With Monday looking to be the only day this week for which the forecast was suitable for ringing, I decided to head off to Somerford Common. On New Year’s Day I topped up the feeders at my Forestry England sites, readying Somerford for today.
I arrived on site at 7:30 and Rosie, accompanied by Rufus the Hound (a German wire-haired pointer) that she is dog-sitting for a month over Christmas. It looked hopeful: the two-litre seed feeder had been half-emptied and the peanut feeder one-third emptied since 10:45 Sunday morning. We set up the three usual nets around the feeders and set two mixed lures for Brambling, Lesser Redpoll and Siskin. We set the usual three nets around the feeders and two nets on the main track.
We were joined by two family groups: Laura and her boys, Adam and Daniel, and later husband Mark. Soon after they arrived, one of my C’s, Steph, arrived with husband Stu and girls Isobel and Beatrice. I have to be honest, I have never actually run a family group ringing session before. Obviously, I have done plenty of organised ringing demonstrations for the Wildlife Trust and the Swindon Wildlife Group, but this was different.
It was fun (which is not to say that the ringing demos aren’t fun, but this was a much more relaxed affair). Poor Rufus became a bit overwhelmed by the numbers: he didn’t know who to rub up against next, so Rosie took him off for a long walk, which also brought an end to her ringing activities for the morning. Both Adam and Daniel are becoming competent ringers and their biometric measurements are usually spot on. Perhaps more importantly, I have only given them Blue or Great Tits to ring so far and they have passed that test with flying colours! If I remember correctly, they are both using their experience towards the natural history scout badge and Daniel is also using it towards his Duke of Edinburgh Award. Happy to help.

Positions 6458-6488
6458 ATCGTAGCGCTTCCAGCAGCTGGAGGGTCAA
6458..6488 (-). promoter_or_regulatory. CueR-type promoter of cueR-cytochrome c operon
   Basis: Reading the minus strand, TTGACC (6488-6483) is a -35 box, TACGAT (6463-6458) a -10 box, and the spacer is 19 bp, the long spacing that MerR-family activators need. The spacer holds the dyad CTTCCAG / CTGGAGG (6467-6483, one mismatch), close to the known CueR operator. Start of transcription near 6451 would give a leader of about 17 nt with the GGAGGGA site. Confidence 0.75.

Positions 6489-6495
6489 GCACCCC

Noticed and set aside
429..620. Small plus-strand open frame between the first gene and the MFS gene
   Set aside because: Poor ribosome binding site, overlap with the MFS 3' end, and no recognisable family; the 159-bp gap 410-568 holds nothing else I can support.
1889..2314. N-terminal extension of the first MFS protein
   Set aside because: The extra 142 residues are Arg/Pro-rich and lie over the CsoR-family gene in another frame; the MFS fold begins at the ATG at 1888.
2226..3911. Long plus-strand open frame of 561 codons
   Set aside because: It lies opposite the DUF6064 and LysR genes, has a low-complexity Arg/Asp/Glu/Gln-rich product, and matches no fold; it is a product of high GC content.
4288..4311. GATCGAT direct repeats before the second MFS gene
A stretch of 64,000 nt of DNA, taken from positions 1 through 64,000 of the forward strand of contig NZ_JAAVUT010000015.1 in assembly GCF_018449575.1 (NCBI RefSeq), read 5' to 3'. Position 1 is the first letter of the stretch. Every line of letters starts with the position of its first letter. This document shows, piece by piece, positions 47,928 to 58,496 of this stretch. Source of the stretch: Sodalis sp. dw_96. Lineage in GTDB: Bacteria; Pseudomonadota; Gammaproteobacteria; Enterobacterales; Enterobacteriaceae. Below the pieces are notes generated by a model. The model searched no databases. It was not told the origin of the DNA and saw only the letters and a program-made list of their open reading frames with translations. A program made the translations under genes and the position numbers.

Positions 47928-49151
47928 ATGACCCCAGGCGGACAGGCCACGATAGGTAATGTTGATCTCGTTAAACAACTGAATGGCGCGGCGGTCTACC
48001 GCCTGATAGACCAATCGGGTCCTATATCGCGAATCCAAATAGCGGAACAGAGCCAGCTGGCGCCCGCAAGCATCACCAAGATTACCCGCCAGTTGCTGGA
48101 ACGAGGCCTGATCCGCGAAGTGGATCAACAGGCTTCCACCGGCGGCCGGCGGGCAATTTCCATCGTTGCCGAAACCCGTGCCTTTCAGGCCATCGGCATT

We had a decent catch: although it was very much a question of “never mind the quality, feel the width”. The list for the session was: Great Spotted Woodpecker (2); Nuthatch 1(2); Treecreeper 1; Blue Tit 8(5); Great Tit 7(5); Coal Tit 4(5); Marsh Tit (4); Long-tailed Tit 1; Robin 1; Blackbird 1; Goldcrest 5(1); Chaffinch 1. Totals: 30 birds ringed from 10 species and 24 birds retrapped from 7 species, making 54 birds processed from 12 species.
Unfortunately, no sign of any Redwing, Lesser Redpoll or Siskin yet. The Redwing must have just moved on elsewhere: for Somerford Common in winter 20/21 we processed 29, in winter 21/22 we processed 39, so far this winter we have processed just 5. This pattern is repeated at Blakehill Farm, where we catch most of our Redwing, so I guess they have just moved on.
With respect to Lesser Redpoll, their arrival is somewhat more variable and we might yet catch reasonable numbers in January and February. As for Siskin, we just don’t catch them until February / March at this site.
Highlights of the catch for me were a Marsh Tit and a Nuthatch both of which were ringed 4 years ago, both as adults / unaged. The highlights for others were the Nuthatches, the Great Spotted Woodpeckers, the Treecreeper and what is monikered as our Ukrainian Marsh Tit: because it has a yellow / blue right leg colour ring combination.
We closed the nets at 11:30 and, with many hands making light work, had everything packed away by midday. A decent session, I just hope that the forecast changes for the rest of the week so we can get out again before the children go back to school.